Flights & Fancy: A Christmas Story
- By Christopher Hope
- Air & Space magazine, January 2009
(Page 2 of 3)
“I’ve looked everywhere.”
Landing without the paperwork could be a serious matter. We could be accused of smuggling—bringing in cargo with no proof of having passed it through Customs.
Finally, we figured that we must have left the paperwork somewhere at Elmendorf. We made a call, and sure enough, the papers were on a clipboard on a counter.
We compromised with the agencies involved. We could continue to San Bernardino, where we would be met by all concerned and allowed to leave because we had cleared Customs in Alaska. The aircraft would be impounded with cargo on board awaiting the paperwork, and Agriculture would make a new inspection. And we learned there was a flight north that would wait for us for an hour.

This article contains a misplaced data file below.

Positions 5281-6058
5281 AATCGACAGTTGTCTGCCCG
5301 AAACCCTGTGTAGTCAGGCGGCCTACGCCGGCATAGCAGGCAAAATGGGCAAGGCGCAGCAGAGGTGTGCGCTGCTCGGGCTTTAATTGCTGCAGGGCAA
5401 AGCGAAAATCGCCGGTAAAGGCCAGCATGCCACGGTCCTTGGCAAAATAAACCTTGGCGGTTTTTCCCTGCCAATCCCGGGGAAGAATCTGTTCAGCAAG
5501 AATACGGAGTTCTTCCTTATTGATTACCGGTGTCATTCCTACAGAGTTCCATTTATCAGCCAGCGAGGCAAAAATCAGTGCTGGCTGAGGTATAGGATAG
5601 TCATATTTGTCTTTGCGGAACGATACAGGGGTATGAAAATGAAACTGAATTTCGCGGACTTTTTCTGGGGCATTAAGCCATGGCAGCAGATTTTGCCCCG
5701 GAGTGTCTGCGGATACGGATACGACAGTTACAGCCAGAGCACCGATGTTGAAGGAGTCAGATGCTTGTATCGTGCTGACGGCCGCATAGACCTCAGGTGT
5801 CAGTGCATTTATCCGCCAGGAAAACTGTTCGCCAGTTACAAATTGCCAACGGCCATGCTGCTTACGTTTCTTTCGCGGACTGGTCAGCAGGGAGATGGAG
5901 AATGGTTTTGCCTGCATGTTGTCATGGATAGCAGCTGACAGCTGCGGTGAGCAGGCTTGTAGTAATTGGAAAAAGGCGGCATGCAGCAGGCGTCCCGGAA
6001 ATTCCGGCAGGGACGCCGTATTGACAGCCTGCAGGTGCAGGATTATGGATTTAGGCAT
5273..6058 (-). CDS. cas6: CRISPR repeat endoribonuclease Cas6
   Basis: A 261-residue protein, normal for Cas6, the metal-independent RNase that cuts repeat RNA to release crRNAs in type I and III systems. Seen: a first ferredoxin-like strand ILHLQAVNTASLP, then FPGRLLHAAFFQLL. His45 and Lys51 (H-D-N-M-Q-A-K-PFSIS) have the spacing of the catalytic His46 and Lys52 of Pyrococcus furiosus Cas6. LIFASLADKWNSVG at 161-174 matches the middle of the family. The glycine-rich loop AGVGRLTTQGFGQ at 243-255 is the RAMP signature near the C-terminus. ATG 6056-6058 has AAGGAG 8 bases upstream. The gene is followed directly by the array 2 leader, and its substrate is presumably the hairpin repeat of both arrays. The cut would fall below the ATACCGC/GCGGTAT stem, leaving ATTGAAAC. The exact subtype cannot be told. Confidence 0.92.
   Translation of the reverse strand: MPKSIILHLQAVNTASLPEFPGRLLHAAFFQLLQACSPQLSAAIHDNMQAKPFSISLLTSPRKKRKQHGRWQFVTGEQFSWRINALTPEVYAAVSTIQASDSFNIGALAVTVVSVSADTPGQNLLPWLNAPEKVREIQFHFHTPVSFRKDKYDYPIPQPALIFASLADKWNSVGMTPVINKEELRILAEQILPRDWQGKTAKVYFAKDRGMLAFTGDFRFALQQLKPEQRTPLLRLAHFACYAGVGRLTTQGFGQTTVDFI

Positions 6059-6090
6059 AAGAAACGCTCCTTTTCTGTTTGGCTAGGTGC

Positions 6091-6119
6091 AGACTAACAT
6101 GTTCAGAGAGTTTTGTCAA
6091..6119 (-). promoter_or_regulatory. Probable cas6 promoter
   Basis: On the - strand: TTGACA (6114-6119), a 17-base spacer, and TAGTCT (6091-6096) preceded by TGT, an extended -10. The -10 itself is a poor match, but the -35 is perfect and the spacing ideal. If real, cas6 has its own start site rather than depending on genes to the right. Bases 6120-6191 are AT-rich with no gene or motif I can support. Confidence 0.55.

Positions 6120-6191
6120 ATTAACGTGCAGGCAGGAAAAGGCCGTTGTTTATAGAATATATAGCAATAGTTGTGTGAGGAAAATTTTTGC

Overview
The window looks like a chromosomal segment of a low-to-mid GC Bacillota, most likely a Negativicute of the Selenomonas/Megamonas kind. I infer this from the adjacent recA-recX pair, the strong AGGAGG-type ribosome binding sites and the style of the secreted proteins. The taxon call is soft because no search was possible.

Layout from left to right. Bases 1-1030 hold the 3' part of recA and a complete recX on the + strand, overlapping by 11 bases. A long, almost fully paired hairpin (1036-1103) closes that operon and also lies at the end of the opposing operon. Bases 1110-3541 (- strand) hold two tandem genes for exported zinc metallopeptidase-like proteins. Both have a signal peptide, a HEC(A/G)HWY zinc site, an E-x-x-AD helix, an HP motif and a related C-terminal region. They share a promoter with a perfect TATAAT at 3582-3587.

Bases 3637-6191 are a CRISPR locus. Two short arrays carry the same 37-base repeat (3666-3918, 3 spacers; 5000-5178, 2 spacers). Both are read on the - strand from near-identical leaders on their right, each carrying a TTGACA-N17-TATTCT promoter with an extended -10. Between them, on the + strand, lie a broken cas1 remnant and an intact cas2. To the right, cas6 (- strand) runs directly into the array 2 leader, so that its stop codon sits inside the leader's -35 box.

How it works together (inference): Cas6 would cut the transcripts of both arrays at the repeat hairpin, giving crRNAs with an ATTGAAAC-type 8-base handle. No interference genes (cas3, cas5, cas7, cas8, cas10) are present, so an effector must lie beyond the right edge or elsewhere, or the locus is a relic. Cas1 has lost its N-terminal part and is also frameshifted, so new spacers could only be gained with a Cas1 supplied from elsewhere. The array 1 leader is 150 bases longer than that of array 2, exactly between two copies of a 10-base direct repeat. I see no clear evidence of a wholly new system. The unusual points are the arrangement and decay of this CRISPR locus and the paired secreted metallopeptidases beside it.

The mountains northeast of Los Angeles hove into view. The air was bumpy, as it often was coming across the foothills. And it was not unusual for one of the two passenger doors to get bumped out of its fully locked position. So when the “Door Open” light went on, we weren’t too surprised. “Load, Pilot. Can you check doors please?”
“I’m on it.” And after a minute: “How’s that?”
“Light’s off, thanks.”
Gear down, cleared to land, back on the ground.